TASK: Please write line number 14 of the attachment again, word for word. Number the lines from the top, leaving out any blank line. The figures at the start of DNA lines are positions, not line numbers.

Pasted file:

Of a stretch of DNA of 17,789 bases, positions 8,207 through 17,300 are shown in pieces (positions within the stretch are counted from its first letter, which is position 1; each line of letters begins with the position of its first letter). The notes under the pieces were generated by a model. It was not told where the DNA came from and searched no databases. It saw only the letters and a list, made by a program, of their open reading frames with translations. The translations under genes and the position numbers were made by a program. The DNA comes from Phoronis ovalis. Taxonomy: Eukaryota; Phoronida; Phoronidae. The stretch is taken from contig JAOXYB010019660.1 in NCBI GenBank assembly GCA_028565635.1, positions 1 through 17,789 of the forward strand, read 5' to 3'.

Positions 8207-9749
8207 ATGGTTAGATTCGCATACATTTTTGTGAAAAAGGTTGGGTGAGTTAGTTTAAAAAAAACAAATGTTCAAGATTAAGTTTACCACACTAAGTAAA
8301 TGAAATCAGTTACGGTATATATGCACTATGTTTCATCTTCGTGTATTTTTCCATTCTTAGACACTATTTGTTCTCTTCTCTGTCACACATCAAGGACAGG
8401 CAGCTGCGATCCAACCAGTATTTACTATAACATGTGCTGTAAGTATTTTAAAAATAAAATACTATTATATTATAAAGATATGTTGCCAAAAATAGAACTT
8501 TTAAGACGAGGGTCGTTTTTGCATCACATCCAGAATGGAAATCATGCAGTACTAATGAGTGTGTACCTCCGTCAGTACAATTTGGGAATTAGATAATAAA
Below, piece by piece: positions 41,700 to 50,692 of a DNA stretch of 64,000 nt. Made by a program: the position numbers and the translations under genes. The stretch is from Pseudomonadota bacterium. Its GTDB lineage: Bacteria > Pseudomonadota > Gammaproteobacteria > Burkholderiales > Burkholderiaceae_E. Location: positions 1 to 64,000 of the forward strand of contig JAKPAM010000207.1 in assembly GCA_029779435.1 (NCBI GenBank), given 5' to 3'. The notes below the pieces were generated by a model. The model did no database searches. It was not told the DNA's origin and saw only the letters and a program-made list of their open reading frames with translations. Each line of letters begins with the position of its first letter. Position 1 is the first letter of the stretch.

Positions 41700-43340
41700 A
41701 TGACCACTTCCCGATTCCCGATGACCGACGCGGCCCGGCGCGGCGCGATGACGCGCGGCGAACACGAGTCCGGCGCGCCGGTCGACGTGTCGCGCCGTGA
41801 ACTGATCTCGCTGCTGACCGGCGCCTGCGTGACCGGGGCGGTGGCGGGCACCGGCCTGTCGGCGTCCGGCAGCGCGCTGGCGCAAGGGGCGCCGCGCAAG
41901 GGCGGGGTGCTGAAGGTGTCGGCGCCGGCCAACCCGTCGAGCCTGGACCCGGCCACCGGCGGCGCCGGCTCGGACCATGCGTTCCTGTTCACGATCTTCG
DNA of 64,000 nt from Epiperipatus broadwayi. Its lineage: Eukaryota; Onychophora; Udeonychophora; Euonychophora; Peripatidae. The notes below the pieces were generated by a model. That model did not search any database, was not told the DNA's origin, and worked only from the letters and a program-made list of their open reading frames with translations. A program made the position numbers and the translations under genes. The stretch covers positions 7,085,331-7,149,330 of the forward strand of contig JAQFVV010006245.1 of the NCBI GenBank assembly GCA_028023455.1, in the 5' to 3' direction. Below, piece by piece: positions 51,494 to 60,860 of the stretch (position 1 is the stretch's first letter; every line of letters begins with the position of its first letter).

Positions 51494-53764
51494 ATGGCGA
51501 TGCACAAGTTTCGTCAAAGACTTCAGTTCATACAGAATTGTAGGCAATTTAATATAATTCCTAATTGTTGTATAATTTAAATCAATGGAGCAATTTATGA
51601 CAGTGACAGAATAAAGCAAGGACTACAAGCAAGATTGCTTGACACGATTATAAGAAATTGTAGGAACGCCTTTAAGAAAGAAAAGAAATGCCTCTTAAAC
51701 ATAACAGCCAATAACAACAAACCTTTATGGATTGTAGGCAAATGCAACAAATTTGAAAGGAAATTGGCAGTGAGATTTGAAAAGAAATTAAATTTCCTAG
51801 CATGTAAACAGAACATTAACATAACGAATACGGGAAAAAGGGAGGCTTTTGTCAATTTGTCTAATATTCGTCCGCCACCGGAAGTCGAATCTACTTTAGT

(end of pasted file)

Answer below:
Positions 51494-53764